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Question: My mother is being treated for cancer. The doctors installed an IV tube near her collarbone where they inject her chemotherapy drugs. It’s called a central line and I’ve heard that this type of IV can become infected. I recently got into an argument with a nurse who I felt didn’t properly disinfect the IV before injecting the medication. She gave it just one quick swipe. Was that good enough?
Answer: You are right. The use of certain types of intravenous (IV) lines can significantly increase the risk of a patient getting a serious and potentially life-threatening infection.
Health care workers should follow specific procedures to reduce the chances of a patient becoming infected. When one of these infections does happen at an Ontario hospital, it must be reported to the provincial Ministry of Health and Long-Term Care.
So, you are certainly justified in asking about the infection prevention practices at the medical centre where your mother is being treated.
To put these risks into context, it’s worthwhile providing some more background information.
As you undoubtedly know, some medications are injected directly into a patient’s bloodstream – usually through an IV that is put into a vein near the surface of the skin such as in a hand or arm. This is a standard and necessary procedure for many patients who are in a hospital.
However, certain medications – particularly some cancer drugs and antibiotics – can be extremely harsh and may damage the small blood vessels in the arm. Furthermore, some patients require many drug injections over a prolonged period of time. And still others may need to have liquid nourishment injected directly into the bloodstream because they have trouble swallowing or eating.
In these cases, doctors often insert a Central Venous Access Device – or “central line” – in a large vein in the neck, upper chest or groin. This flexible plastic tube (catheter) is threaded into the vein until it reaches a spot close to the heart.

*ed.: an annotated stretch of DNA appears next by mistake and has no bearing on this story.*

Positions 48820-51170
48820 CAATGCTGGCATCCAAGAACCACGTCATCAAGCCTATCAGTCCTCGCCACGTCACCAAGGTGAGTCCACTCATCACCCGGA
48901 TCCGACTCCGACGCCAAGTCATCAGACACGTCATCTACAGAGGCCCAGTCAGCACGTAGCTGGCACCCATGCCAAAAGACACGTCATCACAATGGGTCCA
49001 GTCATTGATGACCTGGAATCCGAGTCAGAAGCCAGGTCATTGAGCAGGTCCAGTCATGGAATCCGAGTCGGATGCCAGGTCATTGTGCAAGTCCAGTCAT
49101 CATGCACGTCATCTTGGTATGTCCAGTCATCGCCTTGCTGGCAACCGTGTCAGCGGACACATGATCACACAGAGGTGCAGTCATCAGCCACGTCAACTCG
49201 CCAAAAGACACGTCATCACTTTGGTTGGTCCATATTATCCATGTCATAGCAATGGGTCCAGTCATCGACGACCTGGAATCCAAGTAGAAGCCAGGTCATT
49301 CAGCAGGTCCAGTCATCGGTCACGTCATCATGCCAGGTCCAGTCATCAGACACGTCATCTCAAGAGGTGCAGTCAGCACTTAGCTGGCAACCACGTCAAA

A so-called “hub” or “port” at the top of catheter provides an easy access point that can be used over and over to inject medications or fluids, which are then drawn into the heart and rapidly dispersed throughout the body. The device may remain in place for several days to many months at a time.
But there is a downside to this convenience. The central line can serve as a gateway for germs to get inside the body.
For this reason, extra precautions are taken for inserting and maintaining a central line says Grace Walter, a clinical educator for the critical-care unit at Sunnybrook Health Sciences Centre.
For instance, doctors and nurses are expected to wear sterile gloves, gowns, caps and masks when a central line is put into a patient. “We have a checklist to make sure everyone is taking the proper precautions to prevent an infection during the insertion procedure,” says Walter.
The dressing – a clear adhesive plastic – is changed only on an as-needed basis to reduce the number of times the injection site is exposed to the air. And, whenever the hub or port is accessed, it must first be properly sterilized.
With this background in mind, let’s now get back to your question. You mentioned that you felt a nurse didn’t spend enough time cleaning your mother’s IV tubing (or central line). So, what’s the appropriate time needed to do a thorough job?
Walter says that protocols may vary slightly from one hospital to the next depending, in part, on the antiseptics and equipment used in patient care.